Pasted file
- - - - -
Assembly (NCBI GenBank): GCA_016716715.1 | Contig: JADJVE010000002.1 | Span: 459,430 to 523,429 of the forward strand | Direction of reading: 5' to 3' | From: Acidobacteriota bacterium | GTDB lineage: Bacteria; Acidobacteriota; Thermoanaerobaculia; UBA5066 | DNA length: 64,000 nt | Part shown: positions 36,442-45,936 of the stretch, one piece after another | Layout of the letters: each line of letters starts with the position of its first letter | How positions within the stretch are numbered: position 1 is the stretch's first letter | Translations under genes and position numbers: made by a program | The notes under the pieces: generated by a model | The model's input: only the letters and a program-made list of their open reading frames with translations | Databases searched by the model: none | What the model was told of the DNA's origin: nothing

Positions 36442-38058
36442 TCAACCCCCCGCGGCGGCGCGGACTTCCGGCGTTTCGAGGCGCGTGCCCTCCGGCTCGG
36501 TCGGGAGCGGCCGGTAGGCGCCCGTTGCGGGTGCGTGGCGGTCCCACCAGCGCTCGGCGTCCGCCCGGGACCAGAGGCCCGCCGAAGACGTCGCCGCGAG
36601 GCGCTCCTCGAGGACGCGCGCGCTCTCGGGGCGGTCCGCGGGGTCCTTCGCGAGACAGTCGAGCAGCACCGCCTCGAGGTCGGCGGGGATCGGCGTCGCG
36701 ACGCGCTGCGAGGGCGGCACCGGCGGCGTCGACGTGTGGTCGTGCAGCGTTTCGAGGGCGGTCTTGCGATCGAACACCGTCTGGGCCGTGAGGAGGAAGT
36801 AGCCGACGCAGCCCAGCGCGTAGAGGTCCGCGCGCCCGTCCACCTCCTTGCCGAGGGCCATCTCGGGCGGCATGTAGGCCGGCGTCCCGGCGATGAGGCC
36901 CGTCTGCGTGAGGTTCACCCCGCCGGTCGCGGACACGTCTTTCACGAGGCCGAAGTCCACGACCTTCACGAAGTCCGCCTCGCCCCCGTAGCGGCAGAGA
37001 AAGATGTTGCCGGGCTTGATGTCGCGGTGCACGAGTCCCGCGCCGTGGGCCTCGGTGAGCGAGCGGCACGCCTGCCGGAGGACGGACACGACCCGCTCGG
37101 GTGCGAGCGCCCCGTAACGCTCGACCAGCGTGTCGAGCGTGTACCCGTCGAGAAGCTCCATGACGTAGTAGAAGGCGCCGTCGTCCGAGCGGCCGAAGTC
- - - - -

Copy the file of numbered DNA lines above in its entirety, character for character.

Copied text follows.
Assembly (NCBI GenBank): GCA_016716715.1 | Contig: JADJVE010000002.1 | Span: 459,430 to 523,429 of the forward strand | Direction of reading: 5' to 3' | From: Acidobacteriota bacterium | GTDB lineage: Bacteria; Acidobacteriota; Thermoanaerobaculia; UBA5066 | DNA length: 64,000 nt | Part shown: positions 36,442-45,936 of the stretch, one piece after another | Layout of the letters: each line of letters starts with the position of its first letter | How positions within the stretch are numbered: position 1 is the stretch's first letter | Translations under genes and position numbers: made by a program | The notes under the pieces: generated by a model | The model's input: only the letters and a program-made list of their open reading frames with translations | Databases searched by the model: none | What the model was told of the DNA's origin: nothing

Positions 36442-38058
36442 TCAACCCCCCGCGGCGGCGCGGACTTCCGGCGTTTCGAGGCGCGTGCCCTCCGGCTCGG
36501 TCGGGAGCGGCCGGTAGGCGCCCGTTGCGGGTGCGTGGCGGTCCCACCAGCGCTCGGCGTCCGCCCGGGACCAGAGGCCCGCCGAAGACGTCGCCGCGAG
36601 GCGCTCCTCGAGGACGCGCGCGCTCTCGGGGCGGTCCGCGGGGTCCTTCGCGAGACAGTCGAGCAGCACCGCCTCGAGGTCGGCGGGGATCGGCGTCGCG
36701 ACGCGCTGCGAGGGCGGCACCGGCGGCGTCGACGTGTGGTCGTGCAGCGTTTCGAGGGCGGTCTTGCGATCGAACACCGTCTGGGCCGTGAGGAGGAAGT
36801 AGCCGACGCAGCCCAGCGCGTAGAGGTCCGCGCGCCCGTCCACCTCCTTGCCGAGGGCCATCTCGGGCGGCATGTAGGCCGGCGTCCCGGCGATGAGGCC
36901 CGTCTGCGTGAGGTTCACCCCGCCGGTCGCGGACACGTCTTTCACGAGGCCGAAGTCCACGACCTTCACGAAGTCCGCCTCGCCCCCGTAGCGGCAGAGA
37001 AAGATGTTGCCGGGCTTGATGTCGCGGTGCACGAGTCCCGCGCCGTGGGCCTCGGTGAGCGAGCGGCACGCCTGCCGGAGGACGGACACGACCCGCTCGG
37101 GTGCGAGCGCCCCGTAACGCTCGACCAGCGTGTCGAGCGTGTACCCGTCGAGAAGCTCCATGACGTAGTAGAAGGCGCCGTCGTCCGAGCGGCCGAAGTC